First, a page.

Premiere: Jen Awad Laments Nostalgic Longing on “Love Is Dead”

Dissociating from the past can often be difficult; finding solJace in the present can be even harder. Nostalgic longing can be rampant and consuming, wholly engulfing one’s head and heart. In her newest single “Love Is Dead,” Los Angeles-based songstress Jen Awad fully relates to these sentiments. “Love Is Dead” is a gritty, melancholic ode to the past, painted with soulful vocals and pining instrumentation.

I was born too late
This old soul can’t seem to relate
Love is dead
Yet we pretend
It lives on with someone else
Aint nothing new
I miss loving you
Just like some nostalgic fool
Watch: “Love Is Dead” – Jen Awad


“Love Is Dead” symphonically floats through heartbreak, as Awad croons that there is “only so much [she] can take.” Awad simply hopes to find peace, attempting to remedy the situation by outright denouncing love all together. Accompanied by redolent jazz instrumentation, including ripe saxophones, crystalline piano, and effervescent guitar riffs, Awad utilizes her sultry vocal tone to elicit gut-wrenching, feel-it-deep-down-in-your-soul emotions. Her heartache is a palpable feeling retching through each longing chord; she is not remiss in her pain.

Love Is Dead - Jen Awad

Love Is Dead – Jen Awad

I was born too late
Theres only so much
Only so much
I can take
Love is dead
Yet we pretend
It lives on with someone else

Awad’s sultry, reminiscent vocals only further explicate her sentiments, guiding listeners through “Love Is Dead” with fervent, affecting strain. Awad, a self-taught vocalist and multi-instrumentalist, effortlessly glides through her heart wrenching narrative, firmly grasping at one’s deepest emotions; consider the heartstrings tugged.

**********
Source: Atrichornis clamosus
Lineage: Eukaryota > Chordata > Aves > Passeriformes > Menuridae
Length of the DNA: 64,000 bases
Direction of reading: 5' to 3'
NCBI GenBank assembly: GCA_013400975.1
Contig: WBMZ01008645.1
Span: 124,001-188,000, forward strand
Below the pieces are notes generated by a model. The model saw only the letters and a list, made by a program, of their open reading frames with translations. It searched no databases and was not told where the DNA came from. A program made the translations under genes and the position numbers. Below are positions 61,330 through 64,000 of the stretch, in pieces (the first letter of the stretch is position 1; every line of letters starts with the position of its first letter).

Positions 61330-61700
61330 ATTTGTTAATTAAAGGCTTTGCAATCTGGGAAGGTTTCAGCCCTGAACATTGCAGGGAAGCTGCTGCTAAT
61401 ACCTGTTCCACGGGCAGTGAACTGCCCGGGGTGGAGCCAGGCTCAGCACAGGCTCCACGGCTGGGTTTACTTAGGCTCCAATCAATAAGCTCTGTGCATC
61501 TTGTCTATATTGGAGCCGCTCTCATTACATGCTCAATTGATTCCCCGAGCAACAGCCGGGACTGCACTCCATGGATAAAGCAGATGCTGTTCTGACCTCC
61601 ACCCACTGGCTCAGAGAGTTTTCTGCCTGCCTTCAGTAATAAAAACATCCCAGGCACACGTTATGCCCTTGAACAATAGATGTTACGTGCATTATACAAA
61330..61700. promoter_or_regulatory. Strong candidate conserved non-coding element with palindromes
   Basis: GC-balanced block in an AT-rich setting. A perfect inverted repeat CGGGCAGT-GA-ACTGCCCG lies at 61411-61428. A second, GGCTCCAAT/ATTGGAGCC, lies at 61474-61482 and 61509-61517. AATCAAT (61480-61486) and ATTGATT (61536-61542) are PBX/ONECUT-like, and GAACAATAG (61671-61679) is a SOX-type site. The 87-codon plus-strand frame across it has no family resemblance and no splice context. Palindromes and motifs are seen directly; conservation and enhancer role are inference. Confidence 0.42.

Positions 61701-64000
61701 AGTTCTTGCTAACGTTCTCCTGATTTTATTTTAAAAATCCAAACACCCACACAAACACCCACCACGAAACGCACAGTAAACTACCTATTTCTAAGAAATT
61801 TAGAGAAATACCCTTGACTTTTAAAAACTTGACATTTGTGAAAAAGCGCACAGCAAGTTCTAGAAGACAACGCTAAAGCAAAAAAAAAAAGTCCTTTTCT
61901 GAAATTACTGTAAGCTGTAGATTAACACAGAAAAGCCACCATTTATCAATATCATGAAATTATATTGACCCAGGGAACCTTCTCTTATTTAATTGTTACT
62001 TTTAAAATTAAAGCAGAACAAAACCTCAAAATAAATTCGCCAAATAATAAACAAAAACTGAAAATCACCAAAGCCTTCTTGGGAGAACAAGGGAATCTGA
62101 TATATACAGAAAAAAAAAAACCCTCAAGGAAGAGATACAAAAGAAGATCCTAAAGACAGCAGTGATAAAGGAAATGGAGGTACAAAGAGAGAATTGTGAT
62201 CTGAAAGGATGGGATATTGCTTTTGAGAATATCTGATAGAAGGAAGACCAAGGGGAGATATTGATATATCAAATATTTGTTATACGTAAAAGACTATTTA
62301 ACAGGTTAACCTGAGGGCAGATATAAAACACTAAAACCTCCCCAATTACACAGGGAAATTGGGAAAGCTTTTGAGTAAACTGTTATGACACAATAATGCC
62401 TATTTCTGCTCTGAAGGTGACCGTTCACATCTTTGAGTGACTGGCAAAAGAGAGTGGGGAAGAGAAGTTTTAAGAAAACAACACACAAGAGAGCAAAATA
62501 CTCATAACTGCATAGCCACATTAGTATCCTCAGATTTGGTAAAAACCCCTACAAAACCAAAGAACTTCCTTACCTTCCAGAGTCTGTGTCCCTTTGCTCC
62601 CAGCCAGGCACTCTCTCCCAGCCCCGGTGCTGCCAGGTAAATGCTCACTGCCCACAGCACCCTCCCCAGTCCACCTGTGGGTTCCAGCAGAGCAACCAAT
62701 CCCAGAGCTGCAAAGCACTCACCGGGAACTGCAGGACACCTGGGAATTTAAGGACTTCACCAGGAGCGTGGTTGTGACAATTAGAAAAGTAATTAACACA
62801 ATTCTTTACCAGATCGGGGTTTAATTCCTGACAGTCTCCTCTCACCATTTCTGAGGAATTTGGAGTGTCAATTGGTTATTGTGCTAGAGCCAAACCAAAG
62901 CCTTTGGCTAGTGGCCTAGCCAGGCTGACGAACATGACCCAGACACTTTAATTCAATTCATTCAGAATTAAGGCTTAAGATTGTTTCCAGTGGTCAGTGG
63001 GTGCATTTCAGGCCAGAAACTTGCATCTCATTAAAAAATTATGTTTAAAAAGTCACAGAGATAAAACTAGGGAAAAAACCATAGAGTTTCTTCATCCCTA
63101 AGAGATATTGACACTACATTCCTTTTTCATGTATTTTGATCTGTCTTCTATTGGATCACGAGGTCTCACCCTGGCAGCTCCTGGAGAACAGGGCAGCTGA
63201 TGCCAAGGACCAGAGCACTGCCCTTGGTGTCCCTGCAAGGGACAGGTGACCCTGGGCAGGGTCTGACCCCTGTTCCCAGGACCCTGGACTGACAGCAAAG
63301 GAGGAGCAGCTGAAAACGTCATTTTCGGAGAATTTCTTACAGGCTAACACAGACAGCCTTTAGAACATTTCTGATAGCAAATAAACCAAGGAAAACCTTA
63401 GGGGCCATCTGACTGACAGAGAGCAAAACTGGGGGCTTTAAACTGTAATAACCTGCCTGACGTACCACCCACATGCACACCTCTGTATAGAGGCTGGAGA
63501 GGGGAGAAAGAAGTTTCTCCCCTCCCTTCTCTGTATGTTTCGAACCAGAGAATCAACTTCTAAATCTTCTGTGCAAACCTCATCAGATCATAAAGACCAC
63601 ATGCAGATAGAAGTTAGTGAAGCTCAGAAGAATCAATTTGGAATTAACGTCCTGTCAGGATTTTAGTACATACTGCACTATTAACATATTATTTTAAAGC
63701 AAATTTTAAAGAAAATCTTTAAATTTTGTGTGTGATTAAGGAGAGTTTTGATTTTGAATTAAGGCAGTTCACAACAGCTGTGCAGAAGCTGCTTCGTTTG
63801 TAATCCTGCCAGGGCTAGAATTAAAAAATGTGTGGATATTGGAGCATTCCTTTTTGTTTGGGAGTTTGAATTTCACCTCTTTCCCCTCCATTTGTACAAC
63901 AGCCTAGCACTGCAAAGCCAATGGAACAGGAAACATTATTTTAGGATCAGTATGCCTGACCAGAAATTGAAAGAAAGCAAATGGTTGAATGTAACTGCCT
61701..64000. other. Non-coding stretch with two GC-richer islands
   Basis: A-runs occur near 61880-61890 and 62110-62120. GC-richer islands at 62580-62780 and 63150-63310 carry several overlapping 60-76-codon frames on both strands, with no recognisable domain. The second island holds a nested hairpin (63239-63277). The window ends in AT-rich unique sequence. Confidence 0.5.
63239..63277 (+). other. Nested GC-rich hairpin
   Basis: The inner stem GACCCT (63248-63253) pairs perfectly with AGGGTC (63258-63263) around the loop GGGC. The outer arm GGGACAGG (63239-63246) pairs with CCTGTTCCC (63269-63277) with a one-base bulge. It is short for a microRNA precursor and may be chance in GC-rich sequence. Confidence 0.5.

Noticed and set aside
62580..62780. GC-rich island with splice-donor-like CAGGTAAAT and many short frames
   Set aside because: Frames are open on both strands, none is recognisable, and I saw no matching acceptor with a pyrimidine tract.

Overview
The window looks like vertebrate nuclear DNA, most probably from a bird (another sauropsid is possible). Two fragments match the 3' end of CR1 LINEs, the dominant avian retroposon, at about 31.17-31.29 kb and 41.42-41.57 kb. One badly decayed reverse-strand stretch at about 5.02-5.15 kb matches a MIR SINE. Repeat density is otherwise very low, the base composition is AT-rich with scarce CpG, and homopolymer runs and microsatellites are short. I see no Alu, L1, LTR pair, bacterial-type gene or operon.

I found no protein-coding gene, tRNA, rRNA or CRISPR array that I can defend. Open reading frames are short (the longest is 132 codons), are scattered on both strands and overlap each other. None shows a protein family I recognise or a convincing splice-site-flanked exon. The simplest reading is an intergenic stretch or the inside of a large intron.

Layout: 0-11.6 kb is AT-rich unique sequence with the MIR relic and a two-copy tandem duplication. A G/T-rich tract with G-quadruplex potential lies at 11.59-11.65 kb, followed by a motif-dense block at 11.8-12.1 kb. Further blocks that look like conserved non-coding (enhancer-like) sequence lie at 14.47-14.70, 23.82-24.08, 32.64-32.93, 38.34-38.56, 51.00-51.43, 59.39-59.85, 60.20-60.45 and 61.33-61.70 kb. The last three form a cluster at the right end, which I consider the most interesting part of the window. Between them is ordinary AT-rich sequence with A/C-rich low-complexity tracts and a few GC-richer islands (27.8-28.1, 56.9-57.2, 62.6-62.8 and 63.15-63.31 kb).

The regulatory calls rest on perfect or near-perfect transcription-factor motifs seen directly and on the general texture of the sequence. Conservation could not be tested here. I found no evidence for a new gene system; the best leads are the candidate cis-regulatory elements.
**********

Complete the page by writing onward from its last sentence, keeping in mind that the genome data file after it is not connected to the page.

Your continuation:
Ain’t nothing new, I miss loving you like some nostalgic fool,” Awad laments over jazzy piano and humming saxophone. It feels like a forced acceptance; a realization that things likely will not change back to the way that they used to be, despite endless hoping that, perhaps, it might. Awad dwells on the past, but recognizes that she cannot live there forever.

In the accompanying Machete Bang Bang-directed video for “Love Is Dead,” we find Awad dressed to the nines, forlorn yet attempting to seek relief. Throughout the video, others are poignantly depicted as being slightly removed or disconnected from Awad, seldom—if at all—associating with her, save for a few moments that ultimately drive home the idea that Awad needs to move on from the past. She is alone—and she can’t change it.

Hapless love happens to us all, and “Love Is Dead” delicately traverses the unique sentiment of wanting what one knows they cannot actually have. Jen Awad has been through the throes of heartache, and laments her nostalgic longing through invisible tears. “Love Is Dead” glows in its forthright proclamation of heartbreak; it is a refreshing, resonant sonic experience that grants its listeners feelings of yore that they might not have even had.

Listen to and watch the video for “Love Is Dead,” exclusively on Atwood Magazine.

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Love Is Dead - Jen Awad

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:: “Love Is Dead” – Jen Awad ::

Maggie McHale

Maggie is the Chief Music Director for Atwood Magazine, currently living in Philadelphia. She also works as a Digital Marketer for Fame House, a Philly-based Universal Music Group subsidiary. She is heavily involved in the arts and music scene in the City of Brotherly Love, often enjoying (and even preferring) going to concerts and museums alone; just generally loving and exploring the city that she calls home. A self-proclaimed “hug enthusiast” and dog lover, Maggie also enjoys fashion, travel, the paranormal, and drinking way too much coffee. In addition to writing for Atwood, she freelances and contributes to JUMP Magazine. (Fun fact-She also once slow-danced with Boyz II Men in Las Vegas.)